If you are looking at new construction or remodeling in your district, utilizing the services of an independent security consultant can save significant money in both the short and long run. A security consultant who specializes in school safety can make recommendations based on the unique learning environment and industry best practices.

Furthermore, a review of school safety policy & procedure can lead to evidence and research-based recommendations that offer greater protection for students, staff, and visitors – often for less money than reactive measures like bullet-resistant glass.

Security vendors are experts in the products sold by their company, but they also have a vested interest in selling schools as much as they can. According to RAND Institute policy researcher Heather Schwartz, districts need an independent third party to “wade through the marketing from the different [security] companies.” Unfortunately, some companies are also taking advantage of the genuine and understandable fear and emotions surrounding school safety. After all, can we put a price on the safety of our children?

We can’t and shouldn’t put a price on safety, but we have a responsibility to ensure we are spending limited resources allocated for security in a way that best protects our students. Perhaps you don’t need as many cameras as a vendor recommends. Maybe your current access control system works just fine but could be reconfigured. An independent security consultant can review RFPs and bids, potentially saving your districts considerable money for reinvestment into other safety initiatives.

Understandably, schools often turn to their police department for safety advice. While police undoubtedly have the safety and wellbeing of students forefront in their minds, they usually lack the expertise necessary to make recommendations that fit in a school environment.

Schools should always include police and fire department personnel in any discussion related to safety and security, but also need to consider that, by nature, emergency first responders have an entire community to protect, and they often come to the table with that perspective. It is not safe to assume that someone who is an expert in response is also an expert in prevention.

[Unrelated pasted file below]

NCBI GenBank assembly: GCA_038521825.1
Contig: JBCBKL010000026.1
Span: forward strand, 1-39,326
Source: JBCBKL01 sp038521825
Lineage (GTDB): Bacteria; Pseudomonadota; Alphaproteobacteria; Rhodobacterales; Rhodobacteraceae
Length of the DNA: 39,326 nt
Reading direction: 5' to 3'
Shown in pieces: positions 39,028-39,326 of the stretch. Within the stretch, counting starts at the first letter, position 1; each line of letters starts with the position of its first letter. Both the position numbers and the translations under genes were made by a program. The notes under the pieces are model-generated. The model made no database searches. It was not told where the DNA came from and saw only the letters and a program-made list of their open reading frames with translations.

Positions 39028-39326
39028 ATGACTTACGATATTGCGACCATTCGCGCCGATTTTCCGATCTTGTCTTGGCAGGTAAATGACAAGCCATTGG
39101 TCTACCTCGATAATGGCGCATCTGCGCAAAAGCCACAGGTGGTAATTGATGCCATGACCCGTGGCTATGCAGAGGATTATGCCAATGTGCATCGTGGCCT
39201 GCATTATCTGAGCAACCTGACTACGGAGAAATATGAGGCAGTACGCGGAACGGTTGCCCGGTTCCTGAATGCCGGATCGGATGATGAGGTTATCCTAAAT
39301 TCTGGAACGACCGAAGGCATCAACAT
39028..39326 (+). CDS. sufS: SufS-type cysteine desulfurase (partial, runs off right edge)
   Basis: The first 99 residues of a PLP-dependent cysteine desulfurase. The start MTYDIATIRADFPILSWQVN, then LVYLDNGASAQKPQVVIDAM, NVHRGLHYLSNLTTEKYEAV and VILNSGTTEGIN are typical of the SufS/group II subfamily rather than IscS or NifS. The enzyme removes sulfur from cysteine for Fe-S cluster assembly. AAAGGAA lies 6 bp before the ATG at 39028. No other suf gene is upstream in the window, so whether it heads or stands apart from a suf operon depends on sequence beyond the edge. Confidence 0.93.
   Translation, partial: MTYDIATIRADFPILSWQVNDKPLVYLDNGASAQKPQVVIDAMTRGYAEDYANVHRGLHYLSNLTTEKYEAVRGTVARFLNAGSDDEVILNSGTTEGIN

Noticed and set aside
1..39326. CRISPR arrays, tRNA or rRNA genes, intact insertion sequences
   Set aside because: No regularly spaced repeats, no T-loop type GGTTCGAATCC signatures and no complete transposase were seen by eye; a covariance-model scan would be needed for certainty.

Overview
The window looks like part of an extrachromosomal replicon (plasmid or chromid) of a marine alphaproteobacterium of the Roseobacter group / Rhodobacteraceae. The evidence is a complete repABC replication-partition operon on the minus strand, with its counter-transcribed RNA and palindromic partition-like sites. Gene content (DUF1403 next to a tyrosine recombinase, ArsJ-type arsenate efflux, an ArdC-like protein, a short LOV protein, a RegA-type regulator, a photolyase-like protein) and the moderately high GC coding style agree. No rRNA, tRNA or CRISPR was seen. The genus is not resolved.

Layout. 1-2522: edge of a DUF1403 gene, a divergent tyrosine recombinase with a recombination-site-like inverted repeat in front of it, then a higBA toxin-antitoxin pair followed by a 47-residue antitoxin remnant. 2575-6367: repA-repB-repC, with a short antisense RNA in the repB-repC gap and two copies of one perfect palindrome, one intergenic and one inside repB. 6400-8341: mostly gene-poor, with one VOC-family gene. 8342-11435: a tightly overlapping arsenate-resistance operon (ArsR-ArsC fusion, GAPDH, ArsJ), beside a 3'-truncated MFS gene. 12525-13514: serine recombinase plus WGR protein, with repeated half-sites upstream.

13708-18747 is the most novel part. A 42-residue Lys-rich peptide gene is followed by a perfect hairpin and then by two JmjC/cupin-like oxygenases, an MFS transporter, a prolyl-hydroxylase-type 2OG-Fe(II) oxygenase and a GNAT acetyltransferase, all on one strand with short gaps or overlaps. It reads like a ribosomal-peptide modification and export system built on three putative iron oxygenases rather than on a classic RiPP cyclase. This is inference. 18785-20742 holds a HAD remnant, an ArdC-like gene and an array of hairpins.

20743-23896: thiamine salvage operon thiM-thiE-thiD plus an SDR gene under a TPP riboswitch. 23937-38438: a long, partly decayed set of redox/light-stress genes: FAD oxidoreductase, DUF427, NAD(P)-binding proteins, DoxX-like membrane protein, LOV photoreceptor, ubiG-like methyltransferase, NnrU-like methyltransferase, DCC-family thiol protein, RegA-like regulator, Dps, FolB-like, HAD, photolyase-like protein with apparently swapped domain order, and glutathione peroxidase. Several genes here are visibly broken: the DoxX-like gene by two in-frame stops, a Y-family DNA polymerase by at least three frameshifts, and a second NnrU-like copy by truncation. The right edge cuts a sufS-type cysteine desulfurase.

Whether you are merely updating an aging security system or are about to design and build a new high school, investing a relatively small amount in an expert assessment of your safety and security needs can not only save you a significant amount of money but can also make your school safer.

Take a Holistic Approach to School Safety

Mass shootings first entered the national conscience on April 20, 1999 when two teens* killed 13 people and wounded 24 others at Columbine High School in Colorado. National debates ensued about gun control, bullying, violence in video games, and mental health. Following Columbine, many schools instituted airport-like screening procedures at entrances and “zero-tolerance” policies to violence. However, school safety did not improve, and most of those schools rolled back some of the more extreme measures they had put in place.

On April 16, 2007, a gunman* opened fire on the Virginia Tech campus, killing 33 and injuring 23. It was the most violent mass shooting in modern U.S. history. The national debates were the same, but the response of higher education was very different. After the Virginia Tech shooting, and the mass shooting that followed less than a year later at Northern Illinois University, college campus administrators responded swiftly by:

  • creating multidisciplinary teams to address the breakdowns that had occurred in communication